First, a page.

To illustrate my discussion of McCheyne’s preaching, I have chosen an exemplary sermon, an Old Testament evangelistic message, on the ‘Cities of Refuge’ from Joshua 20. The message commences with a lively introduction expressing in dramatic terms the Israelite’s anticipation of Christ through the various types: ‘When he stood beside the smitten rock and saw the waters gush out and follow them day by day, a mighty river running through a desert, he thought with joy of the Saviour who is “as rivers of water in a dry place”.’

So the manna, the pillar-cloud, the serpent raised, all lead to the crucial assertion, which determines the whole course of the message: ‘The cities of refuge were intended to set forth Jesus’. He then gives his first head as follows: ‘They were like Christ in situation’, sub-divided ‘in nearness’ and ‘in being conspicuous’, showing how these characteristics are reflected in Christ. The latter is especially graphic in describing the geography of the six cities, emphasising their visibility, leading to the thrilling passage:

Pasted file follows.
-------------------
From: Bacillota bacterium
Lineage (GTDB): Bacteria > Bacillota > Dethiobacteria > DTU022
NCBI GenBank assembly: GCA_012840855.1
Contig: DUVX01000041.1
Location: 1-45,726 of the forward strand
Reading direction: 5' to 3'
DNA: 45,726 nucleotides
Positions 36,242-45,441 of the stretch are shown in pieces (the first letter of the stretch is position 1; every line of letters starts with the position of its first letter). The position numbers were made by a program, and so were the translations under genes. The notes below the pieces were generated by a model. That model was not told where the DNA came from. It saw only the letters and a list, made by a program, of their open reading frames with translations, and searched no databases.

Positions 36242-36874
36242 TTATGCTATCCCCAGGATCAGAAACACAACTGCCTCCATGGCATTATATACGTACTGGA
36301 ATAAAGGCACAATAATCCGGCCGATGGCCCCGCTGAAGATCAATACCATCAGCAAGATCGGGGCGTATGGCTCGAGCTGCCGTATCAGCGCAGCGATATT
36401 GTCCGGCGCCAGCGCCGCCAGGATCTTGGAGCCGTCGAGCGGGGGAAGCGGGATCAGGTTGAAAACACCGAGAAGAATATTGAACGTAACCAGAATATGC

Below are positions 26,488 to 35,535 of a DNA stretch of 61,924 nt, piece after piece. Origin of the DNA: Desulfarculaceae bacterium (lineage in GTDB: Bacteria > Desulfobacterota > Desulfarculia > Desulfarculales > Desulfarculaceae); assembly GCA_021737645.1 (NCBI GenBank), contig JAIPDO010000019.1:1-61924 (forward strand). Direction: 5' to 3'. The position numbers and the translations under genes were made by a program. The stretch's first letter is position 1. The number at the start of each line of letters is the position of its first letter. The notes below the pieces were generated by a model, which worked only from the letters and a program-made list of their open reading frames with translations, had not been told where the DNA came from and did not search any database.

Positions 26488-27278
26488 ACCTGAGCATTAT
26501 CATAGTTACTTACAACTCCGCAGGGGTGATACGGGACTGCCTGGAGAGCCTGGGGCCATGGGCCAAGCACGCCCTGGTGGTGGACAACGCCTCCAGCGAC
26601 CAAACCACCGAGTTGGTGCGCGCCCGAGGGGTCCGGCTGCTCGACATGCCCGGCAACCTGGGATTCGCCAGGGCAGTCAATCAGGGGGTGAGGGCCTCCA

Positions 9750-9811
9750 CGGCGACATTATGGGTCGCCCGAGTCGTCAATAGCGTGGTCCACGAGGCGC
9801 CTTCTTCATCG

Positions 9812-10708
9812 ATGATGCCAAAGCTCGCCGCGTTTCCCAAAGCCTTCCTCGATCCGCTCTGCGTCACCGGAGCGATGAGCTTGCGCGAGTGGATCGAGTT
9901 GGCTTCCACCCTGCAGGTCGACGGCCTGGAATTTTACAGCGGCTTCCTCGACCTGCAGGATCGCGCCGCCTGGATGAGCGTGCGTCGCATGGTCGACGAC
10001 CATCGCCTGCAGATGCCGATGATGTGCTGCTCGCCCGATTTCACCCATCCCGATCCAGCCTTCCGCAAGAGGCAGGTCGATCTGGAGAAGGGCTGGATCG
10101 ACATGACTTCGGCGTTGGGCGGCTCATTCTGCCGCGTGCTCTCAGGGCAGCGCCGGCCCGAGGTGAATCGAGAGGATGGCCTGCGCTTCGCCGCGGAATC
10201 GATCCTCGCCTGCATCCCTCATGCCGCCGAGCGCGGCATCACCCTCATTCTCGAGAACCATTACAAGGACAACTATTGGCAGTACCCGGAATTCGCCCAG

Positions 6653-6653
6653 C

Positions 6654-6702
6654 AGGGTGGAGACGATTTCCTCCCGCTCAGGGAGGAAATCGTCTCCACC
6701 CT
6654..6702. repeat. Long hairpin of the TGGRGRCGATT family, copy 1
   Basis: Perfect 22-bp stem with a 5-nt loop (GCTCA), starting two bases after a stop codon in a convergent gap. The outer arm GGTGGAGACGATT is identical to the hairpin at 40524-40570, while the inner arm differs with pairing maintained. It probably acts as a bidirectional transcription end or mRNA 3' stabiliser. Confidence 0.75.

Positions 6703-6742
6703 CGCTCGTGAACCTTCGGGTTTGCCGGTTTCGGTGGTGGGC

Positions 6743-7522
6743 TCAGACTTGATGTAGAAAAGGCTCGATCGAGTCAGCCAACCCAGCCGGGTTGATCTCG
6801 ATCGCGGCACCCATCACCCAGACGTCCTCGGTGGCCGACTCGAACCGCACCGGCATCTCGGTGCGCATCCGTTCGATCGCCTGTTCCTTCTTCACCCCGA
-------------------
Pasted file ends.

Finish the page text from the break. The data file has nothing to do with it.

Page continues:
It seems probable that there was scarcely a place in the land from which you could not spy one of these refuge cities. So that, when the believing Israelite went out to meditate like Isaac at eventide, when he saw the sun gleaming on the fruitful top of Gerizim, or the white walls of Hebron, or the far off tower of Bezer in the wilderness, or the embowered dwellings of Ramoth-gilead, or the snow on the high hill of Bashan, every one seemed a witness for Christ. Every one had a tongue and said ‘Come unto me, and I will give you rest’.

This leads him to wonderfully direct application: